Per my plan, I headed off trail before the PMT rejoined the AT to do some exploring.  It’s always interesting what you can find if you do a little homework with topography and aerial photos before the trip.  Things like…

An old school bus that seems to be used for hay storage now but would have been a nice little hermit shelter.

Nice “shelter rocks” that could allow for future campsites on windy days.

And grand old trees still standing despite the heavy use of the Grayson Highlands area in the past.

So here is where the fun begins, and I’ll take you through my “process”.   Seeing Pine Mountain in the distance and knowing that there are several sheltered but beautiful spots to camp for the cold night ahead, I decided it would be fun to try to get there “cross-country” following horse trails and wandering through the brush.

As usual, it seemed like a good idea at the time.  I even found on closer inspection of the wall of scrub a few horse trails I could crawl through, although they are difficult to see below.

Long story short…after an hour or so of scrambling and crawling through thicket and bog, including calf deep wetlands at the upper end of Wilson Creek, I emerged on the Crest Trail a quarter mile later!  Worn out and happy I planned to water up at a spring and head a bit west to a camp site I had picked out ahead of time, passing a few horses along the way.

However, at the junction of the PMT and Crest Trail near the spring, I found a young boy scout looking around wondering where the rest of his troop had gone.  I kept him company and headed east instead of west until we caught up with the troop, then decided to camp in some shelter of trees off the trail after being worn out by my cross country excursion.

I found a nice spot with some decent views at the edge of the forest but with a sheltered campsite inside the treeline.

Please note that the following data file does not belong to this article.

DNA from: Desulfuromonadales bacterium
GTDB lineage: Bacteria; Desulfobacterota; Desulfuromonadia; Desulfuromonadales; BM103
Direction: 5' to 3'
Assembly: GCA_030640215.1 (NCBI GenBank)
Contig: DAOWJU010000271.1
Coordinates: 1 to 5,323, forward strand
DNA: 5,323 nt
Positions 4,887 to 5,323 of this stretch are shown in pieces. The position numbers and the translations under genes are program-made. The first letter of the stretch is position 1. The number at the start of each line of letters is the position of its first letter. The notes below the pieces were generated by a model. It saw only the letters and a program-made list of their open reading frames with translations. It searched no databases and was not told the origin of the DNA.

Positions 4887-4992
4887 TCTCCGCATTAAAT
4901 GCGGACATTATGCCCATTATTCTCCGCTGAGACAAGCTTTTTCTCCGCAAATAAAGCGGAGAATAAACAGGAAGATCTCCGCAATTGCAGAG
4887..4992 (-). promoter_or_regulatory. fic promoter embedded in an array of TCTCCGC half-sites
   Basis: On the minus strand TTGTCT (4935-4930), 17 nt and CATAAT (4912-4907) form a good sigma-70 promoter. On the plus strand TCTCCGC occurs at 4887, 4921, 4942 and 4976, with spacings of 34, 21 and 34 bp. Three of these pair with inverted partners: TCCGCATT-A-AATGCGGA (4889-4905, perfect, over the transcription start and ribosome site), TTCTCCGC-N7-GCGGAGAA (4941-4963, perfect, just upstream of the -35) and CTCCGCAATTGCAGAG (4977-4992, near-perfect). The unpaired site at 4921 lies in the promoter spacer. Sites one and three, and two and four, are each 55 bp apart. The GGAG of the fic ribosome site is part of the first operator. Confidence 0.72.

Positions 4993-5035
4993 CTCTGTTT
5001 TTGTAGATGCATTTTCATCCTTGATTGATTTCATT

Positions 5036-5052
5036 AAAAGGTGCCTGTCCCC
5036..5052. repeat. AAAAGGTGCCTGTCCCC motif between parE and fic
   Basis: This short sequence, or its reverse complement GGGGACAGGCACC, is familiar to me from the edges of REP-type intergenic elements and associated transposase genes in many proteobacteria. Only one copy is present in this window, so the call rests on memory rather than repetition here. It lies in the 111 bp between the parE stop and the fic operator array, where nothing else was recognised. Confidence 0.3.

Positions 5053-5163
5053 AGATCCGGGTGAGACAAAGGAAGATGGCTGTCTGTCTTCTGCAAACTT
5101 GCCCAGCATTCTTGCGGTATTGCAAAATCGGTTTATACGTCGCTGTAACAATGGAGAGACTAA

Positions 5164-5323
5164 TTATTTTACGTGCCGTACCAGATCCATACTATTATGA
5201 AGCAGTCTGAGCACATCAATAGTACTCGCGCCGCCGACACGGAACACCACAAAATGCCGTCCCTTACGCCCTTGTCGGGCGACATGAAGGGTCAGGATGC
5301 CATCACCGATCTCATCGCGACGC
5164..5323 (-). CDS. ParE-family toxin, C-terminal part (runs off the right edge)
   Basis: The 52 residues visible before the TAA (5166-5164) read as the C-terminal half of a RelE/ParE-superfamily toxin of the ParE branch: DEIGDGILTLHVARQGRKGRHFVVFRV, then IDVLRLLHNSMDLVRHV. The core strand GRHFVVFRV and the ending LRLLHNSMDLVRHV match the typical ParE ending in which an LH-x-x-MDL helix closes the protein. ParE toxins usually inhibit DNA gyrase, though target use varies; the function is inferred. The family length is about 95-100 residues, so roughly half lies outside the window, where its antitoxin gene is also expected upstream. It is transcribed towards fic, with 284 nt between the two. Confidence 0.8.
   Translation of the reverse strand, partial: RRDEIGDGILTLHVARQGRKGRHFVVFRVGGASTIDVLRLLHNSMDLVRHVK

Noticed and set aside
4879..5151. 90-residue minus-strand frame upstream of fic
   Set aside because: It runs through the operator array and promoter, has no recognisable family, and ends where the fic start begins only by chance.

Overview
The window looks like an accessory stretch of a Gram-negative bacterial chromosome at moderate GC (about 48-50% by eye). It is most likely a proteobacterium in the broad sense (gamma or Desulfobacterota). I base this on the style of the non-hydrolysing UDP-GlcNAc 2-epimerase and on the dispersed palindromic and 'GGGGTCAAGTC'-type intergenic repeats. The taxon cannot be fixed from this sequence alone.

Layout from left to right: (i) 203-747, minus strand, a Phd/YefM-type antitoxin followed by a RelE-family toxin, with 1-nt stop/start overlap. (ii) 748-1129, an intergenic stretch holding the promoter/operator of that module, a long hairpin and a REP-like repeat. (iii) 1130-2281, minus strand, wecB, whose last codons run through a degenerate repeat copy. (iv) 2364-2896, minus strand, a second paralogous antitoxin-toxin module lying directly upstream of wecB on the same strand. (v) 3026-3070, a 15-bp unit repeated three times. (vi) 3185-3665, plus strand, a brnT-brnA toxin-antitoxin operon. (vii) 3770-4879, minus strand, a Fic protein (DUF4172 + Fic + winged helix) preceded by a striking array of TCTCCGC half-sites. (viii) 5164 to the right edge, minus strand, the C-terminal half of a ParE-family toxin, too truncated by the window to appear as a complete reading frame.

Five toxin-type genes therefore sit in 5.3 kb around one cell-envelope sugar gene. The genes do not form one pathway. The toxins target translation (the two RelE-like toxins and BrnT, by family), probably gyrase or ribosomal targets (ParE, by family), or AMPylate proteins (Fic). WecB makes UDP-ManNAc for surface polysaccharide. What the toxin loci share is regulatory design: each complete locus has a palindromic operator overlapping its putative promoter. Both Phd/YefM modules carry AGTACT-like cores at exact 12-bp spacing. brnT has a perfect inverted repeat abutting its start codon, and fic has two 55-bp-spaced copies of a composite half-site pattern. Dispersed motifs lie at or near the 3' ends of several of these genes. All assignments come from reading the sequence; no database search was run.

I settled in with full cold weather gear on as it had already dropped below freezing with winds of 30 plus mph (best guess).

I enjoyed brief trips out to the open balds to take some photos and soak in the beauty of the sunset.  However, with wind chills to the negatives I spent a good bit of time nestled in my tent reading and relaxing while cooking dinner.

Like the reading glasses with a balaclava?  I guess you could call this the learned terrorist look!

The next morning temperatures were hovering around 10 degrees without the wind, that was still steady, and everything was frosted over and very pretty.  Due to my diversion to walk with the boy scout, I had a few extra miles to do so hopped onto the PMT and AT and made good time with the cold wintry weather limiting stops.

Here are a few photos from the trip back to Elk Garden on the frosty morning…

And a few more after it warmed up to nearly 30!

Note the tree below is the same as in my “white-out” shot from earlier.  Different angle but you can see the difference 24 hours makes (or even a couple of hours).

Back to the forest and more interesting features like a tree that looks like it dove in head-first…

And several mossy rock-covered slopes…

And finally out to Elk Garden and the car in time to get back and clean up everything before dinner!

See you on (or off?) the trail sometime!

Backpacking reviews, trips, and random thoughts